Faculty of Humanities
Alessandra Benedicty-Kokken is Senior Researcher/ Research Coordinator at the Nationaal Museum van Wereldculturen’s Research Center for Material Culture (NMVW-RCMC) and Lecturer in Gender Studies at Universiteit Utrecht. Her research on Haitian Vodou and notably embodied practices of being mounted or spirit possession pays attention to how those who travel in ways that are politically and/or economically motivated, in the words of Anne Margaret Castro privilege embodied mediumship as a means of navigating the extreme precarity and duress of migration.
Reindert Dhondt is Assistant Professor of Hispanic Literature. His research focuses on identity discourse and memory in a transnational context, as well as on the representation of violence in Latin American literature. He is currently working on narratives of internally displaced persons in Colombia and on narratives of intra-American migration.
Margreet van Es works as an Assistant Professor of Religious Studies at Utrecht University, where she is affiliated to the research group Religious Matters in an Entangled World. She has conducted research on Islamophobia in Europe for many years, focusing especially on the various ways in which Muslims respond to stereotypes and other expressions of anti-Muslim racism. Her monograph Stereotypes and Self-Representations of Women with a Muslim Background: The Stigma of Being Oppressed was published with Palgrave Macmillan in 2016. She has also published articles in international journals such as Religion, Ethnic and Racial Studies, Journal of Muslims in Europe, Religions, Nordic Journal of Religion and Society, and Identities: Global Studies in Culture and Power. Her current research focuses on trendy alcohol-free halal restaurants in Rotterdam through the lens of cosmopolitanism and belonging.
Helena Houvenaghel is a Professor in Humanities, in the Institute for Cultural Inquiry (ICON) and holds a Chair in Spanish Literature. Her research focuses on 20th-century refugees’ self-construal in their life-writings Her starting point is the fact that critics read 20th-century refugee life-writings through the lens of either the country of origin, or the country of resettlement, while refugees’ identities are often rooted into different soil. She foregrounds the role that the ‘middle ground’ –in between the countries of origin and resettlement– plays in 20th-century refugees’ self-construal.
Liesbeth Rosen Jacobsen is a Lecturer in Economic and Social History. Her connection to migration and societal change stems from an interest in the consequences of decolonization for ‘in between’, or hybrid groups from the former colonies such as Eurasians (people of mixed ancestry) or Jews. They were often to a considerable degree affiliated with the status of the colonial powerholders and that’s why many of them decided to leave for the European mother countries after decolonization. Liesbeth is not only interested in the reasons for their migration but also in the repercussions, i.e. the increasing cultural diversity in Europe and the US after the Second World War and ongoing transnational links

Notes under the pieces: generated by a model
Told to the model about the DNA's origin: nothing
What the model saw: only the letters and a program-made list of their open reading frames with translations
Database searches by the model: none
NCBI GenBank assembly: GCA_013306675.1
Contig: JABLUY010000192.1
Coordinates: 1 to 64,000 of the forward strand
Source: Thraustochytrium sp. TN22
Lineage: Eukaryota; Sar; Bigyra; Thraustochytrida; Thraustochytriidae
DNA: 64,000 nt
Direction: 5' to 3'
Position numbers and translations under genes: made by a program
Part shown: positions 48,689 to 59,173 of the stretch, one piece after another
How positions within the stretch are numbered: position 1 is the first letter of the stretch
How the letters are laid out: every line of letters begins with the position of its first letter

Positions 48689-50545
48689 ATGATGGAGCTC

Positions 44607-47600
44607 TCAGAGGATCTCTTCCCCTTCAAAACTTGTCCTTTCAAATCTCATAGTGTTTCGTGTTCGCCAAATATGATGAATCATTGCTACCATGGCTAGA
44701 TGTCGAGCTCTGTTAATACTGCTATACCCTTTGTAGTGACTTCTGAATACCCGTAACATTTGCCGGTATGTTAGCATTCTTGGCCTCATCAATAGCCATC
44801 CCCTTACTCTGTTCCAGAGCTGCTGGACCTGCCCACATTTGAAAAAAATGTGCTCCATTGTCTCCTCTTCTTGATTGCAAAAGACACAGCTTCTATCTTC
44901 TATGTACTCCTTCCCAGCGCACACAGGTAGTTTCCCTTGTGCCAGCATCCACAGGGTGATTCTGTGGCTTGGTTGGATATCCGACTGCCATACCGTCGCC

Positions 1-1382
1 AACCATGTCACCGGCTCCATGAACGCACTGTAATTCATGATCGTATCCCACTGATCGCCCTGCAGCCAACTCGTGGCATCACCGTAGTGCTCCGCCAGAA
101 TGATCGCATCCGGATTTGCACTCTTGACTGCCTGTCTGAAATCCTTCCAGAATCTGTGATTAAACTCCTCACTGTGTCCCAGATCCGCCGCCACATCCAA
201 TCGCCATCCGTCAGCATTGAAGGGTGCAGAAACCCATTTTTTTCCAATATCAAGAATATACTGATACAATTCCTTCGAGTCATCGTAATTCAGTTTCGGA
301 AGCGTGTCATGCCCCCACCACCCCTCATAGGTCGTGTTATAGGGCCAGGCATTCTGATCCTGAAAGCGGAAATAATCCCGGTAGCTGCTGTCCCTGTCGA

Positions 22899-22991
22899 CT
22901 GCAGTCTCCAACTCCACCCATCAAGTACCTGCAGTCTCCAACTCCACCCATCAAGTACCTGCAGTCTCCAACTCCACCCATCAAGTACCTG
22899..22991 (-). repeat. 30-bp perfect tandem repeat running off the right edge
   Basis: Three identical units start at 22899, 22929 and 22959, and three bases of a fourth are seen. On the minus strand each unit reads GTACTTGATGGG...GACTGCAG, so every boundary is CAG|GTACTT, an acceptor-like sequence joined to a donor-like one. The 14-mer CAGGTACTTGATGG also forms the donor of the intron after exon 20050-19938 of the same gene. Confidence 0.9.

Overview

Monica Jansen is Assistant Professor in Italian Literature at the Department of Languages, Literature and Communication (TLC). She teaches and researches in the field of transnational Italian studies with a focus on migrations and mobilities to and from Italy and, more generally, to the issues of labor precarity and postsecularism in literature and film. She has published on TV series on Italian labor migration in the 1950s and on webseries on Italians abroad.
Ewout van der Knaap is professor of German Literature and Culture, active in the field of memory studies and recently focuses on representations of migration and Europe in German literature and film.
Koen Leurs is an assistant professor in Gender and Postcolonial Studies at the Graduate Gender Program, Department of Media and Culture. He works on digital migration, and he was recently the principal investigator of the Netherlands Organization for Scientific Research-funded study “Young Connected Migrants. Comparing Digital Practices of Young Asylum Seekers and Expatriates in the Netherlands,” ('16-'19) and the Dutch National Research Agenda funded participatory action research project “Media literacy through Making Media: A Key to Participation for Young Newcomers.” ('17-'19). Most recently he co-edited the Sage Handbook of Media and Migration together with Kevin Smets, Saskia Witteborn, Myria Georgiou and Radhika Gajjala. Currently he is a fellow at the Netherlands Institute of Advanced Studies, writing the monograph Digital Migration (under contract with Sage). Next to this, he is the chair of the European Communication Research and Education (ECREA) Diaspora, Migration and the Media section.
Birgit Meyer is professor of Religious Studies. Trained in anthropology, she focuses on the ways in which religion is “lived” and takes material form. She chairs the research project Religious Matters in an Entangled World. Taking movement and mobility as central to religion, she seeks to “mobilize” theory so as to acknowledge historical and actual relations between people in various regions. Based on grounded, ethnographic work (on missions and conversion, one media and popular culture, on people and objects on the move between Africa and Europe) and conceptual reflection, she aims to contribute to further our insights into global entanglements beyond lingering forms of methodological and epistemological nationalism. Together with Peter van der Veer she just completed an edited volume titled Refugees and Religion. Ethnographic Studies of Global Trajectories (Bloomsbury, fc in April 2021).